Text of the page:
Failure of the vessel's Kort nozzle struts may have led to the March 23, 2008, sinking of the fish-processing vessel Alaska Ranger and the subsequent loss of five of the 47 people aboard the ship. The Coast Guard today released its final report of the investigation into the loss of the vessel.
The Coast Guard Marine Board of Investigation determined that the cause of the sinking was flooding that likely started in the rudder room, but rapidly progressed to the engine room and other spaces due to a lack of watertight integrity.
While the exact source of the uncontrolled flooding remains unknown, a thorough analysis of the facts indicates the most likely source was related to the vessel's poor material condition and may have been related to the Kort nozzle struts. The struts support the nozzles shrouding the propellers at the stern of the vessel and are believed to have experienced excessive stresses where they were attached to the vessel's hull.
The Board concluded that the Fishing Company of Alaska failed to properly maintain the structural condition of the Alaska Ranger. Evidence of extensive and repeated fracturing of the nozzle struts and structural failures in the aft ballast tanks and potable water tanks went unaddressed.
The Alaska Ranger sank approximately 130 miles west of Dutch Harbor, Alaska. Of the 47 people aboard, 42 were rescued, four deceased crew members were recovered and one remains missing and is presumed dead. The Coast Guard rescued 20 of the Alaska Ranger's crew through multiple hoists conducted by HH-60 and HH-65 helicopters, with survivors being transported to and cared for aboard the Coast Guard Cutter Munro. The fishing vessel Alaska Warrior rescued 22 survivors from two liferafts and recovered three deceased crew members from the frigid water. The fourth deceased crew member was recovered by the Coast Guard.
The Alaska Ranger was a 189-foot, 1,577 gross ton, fish-processing vessel in the Bering Sea/Aleutian Island federal groundfish trawl fisheries. The vessel was owned by the Fishing Company of Alaska.
The report of investigation details the findings of the Coast Guard's marine board of investigation as well as recommendations for enhancing safety for fishing vessels.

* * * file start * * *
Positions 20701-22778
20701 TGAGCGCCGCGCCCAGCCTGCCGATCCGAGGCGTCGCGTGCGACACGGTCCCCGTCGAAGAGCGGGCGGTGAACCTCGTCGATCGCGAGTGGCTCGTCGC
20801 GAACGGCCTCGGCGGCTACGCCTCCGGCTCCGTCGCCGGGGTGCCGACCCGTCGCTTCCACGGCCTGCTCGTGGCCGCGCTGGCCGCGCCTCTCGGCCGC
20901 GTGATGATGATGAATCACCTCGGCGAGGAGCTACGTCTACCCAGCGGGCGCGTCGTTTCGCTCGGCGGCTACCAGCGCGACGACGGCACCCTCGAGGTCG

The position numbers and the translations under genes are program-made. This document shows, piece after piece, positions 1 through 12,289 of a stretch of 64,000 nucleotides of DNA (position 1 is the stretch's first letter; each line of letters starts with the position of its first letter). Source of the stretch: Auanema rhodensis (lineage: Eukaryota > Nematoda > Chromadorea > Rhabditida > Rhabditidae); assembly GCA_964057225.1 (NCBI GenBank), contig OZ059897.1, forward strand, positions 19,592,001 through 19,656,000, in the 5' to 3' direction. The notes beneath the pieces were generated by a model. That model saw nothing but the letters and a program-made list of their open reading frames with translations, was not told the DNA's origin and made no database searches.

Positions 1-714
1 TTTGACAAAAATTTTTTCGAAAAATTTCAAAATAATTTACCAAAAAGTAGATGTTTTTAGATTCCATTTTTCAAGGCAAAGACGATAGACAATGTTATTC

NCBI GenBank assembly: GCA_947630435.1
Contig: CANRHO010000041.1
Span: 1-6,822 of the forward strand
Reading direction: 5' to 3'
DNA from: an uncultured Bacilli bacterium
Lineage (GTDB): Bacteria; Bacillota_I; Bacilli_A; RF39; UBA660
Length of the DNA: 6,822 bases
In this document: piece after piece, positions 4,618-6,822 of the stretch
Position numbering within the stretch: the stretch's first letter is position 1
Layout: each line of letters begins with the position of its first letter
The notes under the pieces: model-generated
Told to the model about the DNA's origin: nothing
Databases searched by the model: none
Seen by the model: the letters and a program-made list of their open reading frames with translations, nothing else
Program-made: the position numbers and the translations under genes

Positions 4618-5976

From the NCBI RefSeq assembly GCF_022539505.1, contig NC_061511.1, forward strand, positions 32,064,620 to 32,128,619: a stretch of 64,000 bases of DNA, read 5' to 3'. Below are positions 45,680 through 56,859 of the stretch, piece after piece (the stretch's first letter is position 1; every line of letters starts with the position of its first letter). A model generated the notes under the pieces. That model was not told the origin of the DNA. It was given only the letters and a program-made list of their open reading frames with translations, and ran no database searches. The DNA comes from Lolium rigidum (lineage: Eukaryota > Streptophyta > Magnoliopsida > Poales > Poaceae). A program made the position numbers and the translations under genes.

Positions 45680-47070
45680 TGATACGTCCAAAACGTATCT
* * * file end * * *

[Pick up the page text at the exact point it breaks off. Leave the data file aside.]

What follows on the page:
Based on its findings, the Board made 37 recommendations that address the lack of comprehensive safety regulations for fishing vessels, facilitate the consistent application of existing regulations and correct shortcomings in the ACSA program that existed at the time of the casualty.
Recommendations were also made to ensure crew members have properly sized immersion suits, and to clarify and enforce requirements for licensed crew members.
The Coast Guard's 2010 Authorization Act, signed in October 2010, set new requirements for commercial fishing vessels that, when implemented, are expected to enhance crew and vessel safety. Included in the Act are provisions for mandatory safety examinations for vessels operating beyond three miles at sea, as well as construction standards for new vessels greater than 50 feet in length. Additional standards will also be imposed for vessels greater than 79 feet in length.
According to the National Institute for Occupational Safety and Health, from 1994 to 2004, 641 commercial fishermen died while fishing in the United States. Vessel sinkings resulted in more than half of all fatalities. While work-related fatalities for commercial fishermen in Alaska are still very high, they have decreased by 42 percent since the early 1990s. This success is due in part to the Coast Guard implementing new safety requirements in the early 1990s.
The Report of Investigation may be downloaded from the U.S. Coast Guard's Office of Investigations and Analysis Web site at http://marineinvestigations.us
January 12, 2011